To that end, the concession agreement provides lease payments back to the city supporting additional economic development and jobs locally. Projects that had been threatened as a result of the loss of redevelopment funds - a Wal-Mart supercenter and a multimillion-dollar mixed-use development at the current Rialto Airport site, for example - are now moving along.
"With the loss of redevelopment financing, creative partnerships such as these are increasingly critical to communities that want to restore infrastructure, gain efficiencies and get a competitive edge when it comes to creating jobs and economic growth," said Peter Luchetti, principal at Table Rock Capital.
For Fox, a Rialto resident for life, it's a great message and even better reality.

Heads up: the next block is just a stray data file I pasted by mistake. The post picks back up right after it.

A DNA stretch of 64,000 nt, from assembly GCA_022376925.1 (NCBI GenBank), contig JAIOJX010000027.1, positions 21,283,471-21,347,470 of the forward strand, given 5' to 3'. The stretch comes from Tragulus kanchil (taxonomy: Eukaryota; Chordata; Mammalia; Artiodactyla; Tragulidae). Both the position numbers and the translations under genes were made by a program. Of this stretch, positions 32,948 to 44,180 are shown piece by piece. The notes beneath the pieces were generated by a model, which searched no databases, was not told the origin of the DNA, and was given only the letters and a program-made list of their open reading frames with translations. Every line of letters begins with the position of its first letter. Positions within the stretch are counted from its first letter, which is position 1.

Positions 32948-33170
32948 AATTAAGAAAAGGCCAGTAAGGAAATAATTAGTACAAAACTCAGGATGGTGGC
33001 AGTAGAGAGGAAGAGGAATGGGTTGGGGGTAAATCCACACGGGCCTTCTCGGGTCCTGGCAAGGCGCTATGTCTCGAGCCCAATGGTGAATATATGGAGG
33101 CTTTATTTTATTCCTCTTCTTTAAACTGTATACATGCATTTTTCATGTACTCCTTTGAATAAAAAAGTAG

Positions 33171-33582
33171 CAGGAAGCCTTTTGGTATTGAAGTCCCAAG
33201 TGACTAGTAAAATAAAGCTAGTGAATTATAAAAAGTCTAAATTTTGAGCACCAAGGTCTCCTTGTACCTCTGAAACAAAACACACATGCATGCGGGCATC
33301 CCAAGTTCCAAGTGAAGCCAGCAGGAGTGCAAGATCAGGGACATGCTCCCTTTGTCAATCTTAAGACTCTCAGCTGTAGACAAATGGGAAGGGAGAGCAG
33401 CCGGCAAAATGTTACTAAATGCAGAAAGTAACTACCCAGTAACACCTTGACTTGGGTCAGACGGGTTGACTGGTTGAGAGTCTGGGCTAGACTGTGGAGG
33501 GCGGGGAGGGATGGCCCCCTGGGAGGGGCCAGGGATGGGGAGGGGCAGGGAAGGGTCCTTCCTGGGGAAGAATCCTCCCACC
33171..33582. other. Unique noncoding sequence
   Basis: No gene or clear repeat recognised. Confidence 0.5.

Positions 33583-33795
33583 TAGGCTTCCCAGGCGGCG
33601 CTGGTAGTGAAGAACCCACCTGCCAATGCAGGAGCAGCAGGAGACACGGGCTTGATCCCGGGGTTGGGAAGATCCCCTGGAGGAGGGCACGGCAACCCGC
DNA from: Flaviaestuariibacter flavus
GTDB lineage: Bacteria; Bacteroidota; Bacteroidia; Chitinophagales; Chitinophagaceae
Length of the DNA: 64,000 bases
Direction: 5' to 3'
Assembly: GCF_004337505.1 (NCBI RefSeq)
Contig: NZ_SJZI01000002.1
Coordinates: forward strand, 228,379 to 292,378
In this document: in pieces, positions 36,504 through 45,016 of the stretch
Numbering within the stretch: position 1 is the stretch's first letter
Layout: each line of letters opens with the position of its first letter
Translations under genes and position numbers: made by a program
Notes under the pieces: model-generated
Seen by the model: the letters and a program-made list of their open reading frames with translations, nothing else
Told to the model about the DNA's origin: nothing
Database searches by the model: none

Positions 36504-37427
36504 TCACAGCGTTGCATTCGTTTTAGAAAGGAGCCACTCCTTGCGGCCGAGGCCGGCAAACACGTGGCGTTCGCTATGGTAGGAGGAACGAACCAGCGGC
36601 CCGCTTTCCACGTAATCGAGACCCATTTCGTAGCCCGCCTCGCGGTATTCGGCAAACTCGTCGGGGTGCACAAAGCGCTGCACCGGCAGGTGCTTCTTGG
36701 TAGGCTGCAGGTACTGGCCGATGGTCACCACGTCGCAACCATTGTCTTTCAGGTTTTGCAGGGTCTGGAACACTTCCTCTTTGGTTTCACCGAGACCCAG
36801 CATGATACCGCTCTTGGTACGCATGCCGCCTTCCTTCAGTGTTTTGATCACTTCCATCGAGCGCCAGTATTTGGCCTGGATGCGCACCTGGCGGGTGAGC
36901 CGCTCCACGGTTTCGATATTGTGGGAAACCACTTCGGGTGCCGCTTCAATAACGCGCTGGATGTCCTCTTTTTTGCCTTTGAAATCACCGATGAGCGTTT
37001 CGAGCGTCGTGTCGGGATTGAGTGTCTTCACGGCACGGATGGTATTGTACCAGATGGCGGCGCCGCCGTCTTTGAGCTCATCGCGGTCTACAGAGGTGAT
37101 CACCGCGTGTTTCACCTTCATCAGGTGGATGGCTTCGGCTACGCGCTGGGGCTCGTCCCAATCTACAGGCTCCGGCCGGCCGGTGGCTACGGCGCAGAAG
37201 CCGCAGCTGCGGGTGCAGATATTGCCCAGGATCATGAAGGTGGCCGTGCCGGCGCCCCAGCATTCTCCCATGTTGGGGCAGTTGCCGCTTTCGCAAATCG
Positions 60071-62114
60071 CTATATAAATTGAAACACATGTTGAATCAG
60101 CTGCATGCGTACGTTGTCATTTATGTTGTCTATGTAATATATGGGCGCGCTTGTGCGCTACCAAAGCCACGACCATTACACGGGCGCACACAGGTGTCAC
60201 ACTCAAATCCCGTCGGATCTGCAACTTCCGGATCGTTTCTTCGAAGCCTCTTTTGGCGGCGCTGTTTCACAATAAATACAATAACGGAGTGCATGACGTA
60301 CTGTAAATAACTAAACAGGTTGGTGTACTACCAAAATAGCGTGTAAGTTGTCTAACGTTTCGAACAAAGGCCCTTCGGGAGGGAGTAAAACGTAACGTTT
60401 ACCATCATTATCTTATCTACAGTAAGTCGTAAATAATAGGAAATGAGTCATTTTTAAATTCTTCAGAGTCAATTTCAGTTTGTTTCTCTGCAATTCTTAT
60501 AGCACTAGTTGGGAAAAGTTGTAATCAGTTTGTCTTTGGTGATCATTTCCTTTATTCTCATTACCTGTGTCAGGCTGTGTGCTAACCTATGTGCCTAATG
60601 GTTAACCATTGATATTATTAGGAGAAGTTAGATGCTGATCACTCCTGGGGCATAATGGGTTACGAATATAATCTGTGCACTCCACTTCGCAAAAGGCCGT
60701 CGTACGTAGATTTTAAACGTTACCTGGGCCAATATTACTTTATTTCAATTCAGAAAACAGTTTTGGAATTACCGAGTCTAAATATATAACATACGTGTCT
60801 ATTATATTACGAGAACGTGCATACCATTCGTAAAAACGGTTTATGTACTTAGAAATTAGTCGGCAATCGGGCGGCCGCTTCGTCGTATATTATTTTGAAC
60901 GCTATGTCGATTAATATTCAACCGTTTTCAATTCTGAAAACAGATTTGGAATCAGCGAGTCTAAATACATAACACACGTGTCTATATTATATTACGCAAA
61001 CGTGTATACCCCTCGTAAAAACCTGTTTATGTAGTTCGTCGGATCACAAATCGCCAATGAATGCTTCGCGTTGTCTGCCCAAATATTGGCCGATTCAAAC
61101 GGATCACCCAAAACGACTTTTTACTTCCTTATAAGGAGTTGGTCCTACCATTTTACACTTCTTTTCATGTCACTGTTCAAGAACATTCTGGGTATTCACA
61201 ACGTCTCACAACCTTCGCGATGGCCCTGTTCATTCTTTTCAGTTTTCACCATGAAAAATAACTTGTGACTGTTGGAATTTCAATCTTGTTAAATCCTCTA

"This is my community, and to be part of something that will keep it moving forward for years to come is truly something special."
About the Author: Steve Lambert joined Southern California-based communications firm The 20/20 Network in 2011 after 34 years as a national award-winning reporter, editor and publisher at newspapers across the country. For the past decade, he ran newsrooms and newspapers throughout Southern California - as editor of The San Bernardino Sun and Inland Valley Daily Bulletin, as publisher of the San Gabriel Valley Newspaper Group, and as vice president-news for the parent Los Angeles Newspaper Group. In that time, he earned national acclaim for his innovative approach to digital storytelling, his civic leadership and a business acumen.